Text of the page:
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New VMware Tool Eases Migrations from Windows

The former "Fling" is for Windows vCenter Servers using a SQL Server database.

VMware Inc. has released a new tool that will help migrate Windows-based vCenter Servers (VCS) to its own vCenter Server Appliance (VCSA) with minimal disruption.

Called the VCS to VCVA Converter, it works for Windows environments that specifically use the External Microsoft SQL Server Database, and moves it to VCSA with an embedded vPostgres database.

The VCS to VCVA Converter started life as a "Fling" -- an unofficial product that may or may not ever become official. This Fling won the VMworld Fling Contest in 2013, competing against more than 200 other Fling nominees. Winning the contest meant that VMware engineers would build and release it. The Fling was proposed by Stephen Athanas.

William Lam of VMware said in a blog post that the idea of the Converter "… really resonated with me, as well as with many of our customers. In fact, everyone that I had spoken with who has used the VCSA just loves the simplicity, ease of deployment and management it provides compared to its Windows counterpart."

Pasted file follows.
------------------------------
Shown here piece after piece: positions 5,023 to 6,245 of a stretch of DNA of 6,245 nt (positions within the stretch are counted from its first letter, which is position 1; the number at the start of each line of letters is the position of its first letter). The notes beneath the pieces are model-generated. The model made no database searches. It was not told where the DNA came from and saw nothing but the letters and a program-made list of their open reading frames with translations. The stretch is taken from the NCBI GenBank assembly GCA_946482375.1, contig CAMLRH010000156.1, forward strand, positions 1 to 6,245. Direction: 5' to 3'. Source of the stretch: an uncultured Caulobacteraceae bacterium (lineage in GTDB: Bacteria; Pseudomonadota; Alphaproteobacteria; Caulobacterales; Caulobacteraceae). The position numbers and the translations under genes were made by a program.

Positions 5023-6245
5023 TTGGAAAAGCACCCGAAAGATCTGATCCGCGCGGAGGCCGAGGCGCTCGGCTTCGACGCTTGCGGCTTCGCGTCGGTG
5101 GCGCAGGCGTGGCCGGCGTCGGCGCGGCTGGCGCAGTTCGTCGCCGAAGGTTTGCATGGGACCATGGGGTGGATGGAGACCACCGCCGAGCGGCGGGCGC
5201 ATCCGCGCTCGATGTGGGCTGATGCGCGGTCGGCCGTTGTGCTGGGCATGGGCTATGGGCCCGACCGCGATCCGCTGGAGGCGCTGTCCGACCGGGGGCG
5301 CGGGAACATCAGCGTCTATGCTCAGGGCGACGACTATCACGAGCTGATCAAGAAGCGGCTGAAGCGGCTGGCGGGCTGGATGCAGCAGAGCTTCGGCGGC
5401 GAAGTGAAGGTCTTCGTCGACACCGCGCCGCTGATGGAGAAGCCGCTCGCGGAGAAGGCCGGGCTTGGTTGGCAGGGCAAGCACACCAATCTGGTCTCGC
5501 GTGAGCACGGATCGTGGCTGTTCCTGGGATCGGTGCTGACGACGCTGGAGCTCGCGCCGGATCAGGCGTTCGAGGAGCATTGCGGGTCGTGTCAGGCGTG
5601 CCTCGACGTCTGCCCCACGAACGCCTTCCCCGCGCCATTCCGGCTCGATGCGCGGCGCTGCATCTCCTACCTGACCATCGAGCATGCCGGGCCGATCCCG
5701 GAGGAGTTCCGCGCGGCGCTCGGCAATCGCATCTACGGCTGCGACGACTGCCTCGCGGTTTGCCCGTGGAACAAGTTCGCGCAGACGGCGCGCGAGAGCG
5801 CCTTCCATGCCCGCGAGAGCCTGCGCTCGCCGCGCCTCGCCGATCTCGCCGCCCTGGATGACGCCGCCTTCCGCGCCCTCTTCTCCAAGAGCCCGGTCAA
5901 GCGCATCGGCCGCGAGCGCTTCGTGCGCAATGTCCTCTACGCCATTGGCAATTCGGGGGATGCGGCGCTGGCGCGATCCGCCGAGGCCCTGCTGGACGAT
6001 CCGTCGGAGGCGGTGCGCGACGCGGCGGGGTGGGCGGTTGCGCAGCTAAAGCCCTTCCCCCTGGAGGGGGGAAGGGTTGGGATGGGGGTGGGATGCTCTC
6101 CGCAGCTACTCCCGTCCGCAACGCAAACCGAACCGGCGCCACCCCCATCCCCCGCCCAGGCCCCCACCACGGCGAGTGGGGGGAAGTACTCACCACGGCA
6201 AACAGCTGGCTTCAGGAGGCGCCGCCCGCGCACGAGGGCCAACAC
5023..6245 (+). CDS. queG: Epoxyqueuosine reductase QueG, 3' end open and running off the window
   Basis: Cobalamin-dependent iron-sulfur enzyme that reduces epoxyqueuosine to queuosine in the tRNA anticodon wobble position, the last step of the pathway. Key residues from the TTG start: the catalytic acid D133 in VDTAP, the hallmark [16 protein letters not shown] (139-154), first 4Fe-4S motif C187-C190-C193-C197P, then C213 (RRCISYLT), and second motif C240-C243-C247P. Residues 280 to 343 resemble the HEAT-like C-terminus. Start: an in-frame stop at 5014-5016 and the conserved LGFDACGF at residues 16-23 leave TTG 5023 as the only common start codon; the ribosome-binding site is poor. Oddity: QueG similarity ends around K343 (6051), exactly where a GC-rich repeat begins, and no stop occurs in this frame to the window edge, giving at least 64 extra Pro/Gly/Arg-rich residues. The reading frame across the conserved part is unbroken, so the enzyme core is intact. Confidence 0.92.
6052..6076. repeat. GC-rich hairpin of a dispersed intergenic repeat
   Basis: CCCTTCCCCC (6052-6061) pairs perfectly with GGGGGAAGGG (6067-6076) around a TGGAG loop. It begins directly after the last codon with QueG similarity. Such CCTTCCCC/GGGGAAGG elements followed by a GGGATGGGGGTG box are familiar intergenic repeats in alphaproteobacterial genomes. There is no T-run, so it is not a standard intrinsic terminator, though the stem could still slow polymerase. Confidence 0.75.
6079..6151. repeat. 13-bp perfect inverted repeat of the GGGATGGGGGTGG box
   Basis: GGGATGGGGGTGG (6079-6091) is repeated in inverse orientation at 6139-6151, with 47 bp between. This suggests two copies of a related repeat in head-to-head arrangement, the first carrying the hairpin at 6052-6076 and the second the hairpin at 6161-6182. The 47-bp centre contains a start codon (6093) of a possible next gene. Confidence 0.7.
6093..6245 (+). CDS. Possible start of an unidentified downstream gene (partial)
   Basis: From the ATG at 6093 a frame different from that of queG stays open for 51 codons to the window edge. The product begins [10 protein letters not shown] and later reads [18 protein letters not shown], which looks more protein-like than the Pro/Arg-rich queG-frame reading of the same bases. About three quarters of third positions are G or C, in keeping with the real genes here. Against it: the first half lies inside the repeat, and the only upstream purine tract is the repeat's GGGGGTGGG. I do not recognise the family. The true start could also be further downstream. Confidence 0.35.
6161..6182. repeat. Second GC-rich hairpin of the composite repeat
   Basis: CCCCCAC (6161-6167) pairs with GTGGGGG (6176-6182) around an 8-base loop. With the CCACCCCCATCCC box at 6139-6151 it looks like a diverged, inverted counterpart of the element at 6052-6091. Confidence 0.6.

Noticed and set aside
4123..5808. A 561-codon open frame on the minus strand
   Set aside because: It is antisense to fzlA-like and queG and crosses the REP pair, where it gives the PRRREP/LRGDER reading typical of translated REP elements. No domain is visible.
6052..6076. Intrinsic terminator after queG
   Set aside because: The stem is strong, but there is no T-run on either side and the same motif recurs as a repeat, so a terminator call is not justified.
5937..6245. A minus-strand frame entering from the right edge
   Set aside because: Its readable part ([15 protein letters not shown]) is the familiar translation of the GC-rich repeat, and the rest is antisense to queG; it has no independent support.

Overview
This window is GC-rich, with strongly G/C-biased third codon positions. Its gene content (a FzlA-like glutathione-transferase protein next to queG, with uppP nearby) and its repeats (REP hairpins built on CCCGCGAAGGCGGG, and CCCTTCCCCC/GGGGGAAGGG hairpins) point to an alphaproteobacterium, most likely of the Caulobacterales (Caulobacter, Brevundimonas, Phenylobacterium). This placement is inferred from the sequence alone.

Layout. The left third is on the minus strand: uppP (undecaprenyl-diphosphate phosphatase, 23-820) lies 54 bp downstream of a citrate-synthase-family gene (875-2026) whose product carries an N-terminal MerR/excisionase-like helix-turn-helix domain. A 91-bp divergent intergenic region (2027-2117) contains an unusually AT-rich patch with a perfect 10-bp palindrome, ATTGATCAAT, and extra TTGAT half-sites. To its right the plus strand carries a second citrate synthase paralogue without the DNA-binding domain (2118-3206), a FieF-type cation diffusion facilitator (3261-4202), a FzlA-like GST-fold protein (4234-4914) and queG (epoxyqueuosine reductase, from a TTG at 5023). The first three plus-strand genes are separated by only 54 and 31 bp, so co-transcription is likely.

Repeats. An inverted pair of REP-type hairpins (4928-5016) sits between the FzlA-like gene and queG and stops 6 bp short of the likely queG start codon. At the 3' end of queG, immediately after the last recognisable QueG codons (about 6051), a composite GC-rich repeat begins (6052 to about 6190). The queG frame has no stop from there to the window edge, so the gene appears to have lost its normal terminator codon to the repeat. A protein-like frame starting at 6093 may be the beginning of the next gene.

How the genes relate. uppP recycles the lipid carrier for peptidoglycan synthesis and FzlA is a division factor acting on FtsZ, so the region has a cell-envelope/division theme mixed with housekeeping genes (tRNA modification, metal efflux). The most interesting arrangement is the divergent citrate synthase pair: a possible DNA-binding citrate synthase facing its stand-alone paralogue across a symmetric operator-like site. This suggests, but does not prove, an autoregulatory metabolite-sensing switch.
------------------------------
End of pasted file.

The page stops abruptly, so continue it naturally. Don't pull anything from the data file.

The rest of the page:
The problem, Lam explained, was that a simple migration from a Windows VCS to the VCSA was impossible, so the only alternative was to start over again. This was a "show stopper" for most customers, he said. Migration involves complex tasks like preserving folder structures, alarms, storage policies, permissions and so on.

Using the Converter results in a "… fully functional VCSA with the original hostname/IP Address fully intact and ready to use," Lam wrote. He added that this is a v1 release, so it's critical to read the documentation first and understand the requirements.

In response to user comments, Lam expanded on some VCS to VCVA Converter issues, including:

  • It currently supports only vSphere 5.5, and not vSphere 6.0. "[Because] there are dramatic differences between vSphere 5.5 and 6.0, it's probably safest to keep the same version before attempting a major upgrade," Lam said.
  • The Converter should work with Horizon View, the VMware virtual desktop infrastructure (VDI) offering. Lam mentioned that it should be tested in a lab environment first, however.
  • It's not supported for Windows environments using an Oracle database. Lam said that VMware would study adding that particular setup to the Converter's abilities.

About the Author

Keith Ward is the editor in chief of Virtualization & Cloud Review. Follow him on Twitter @VirtReviewKeith.

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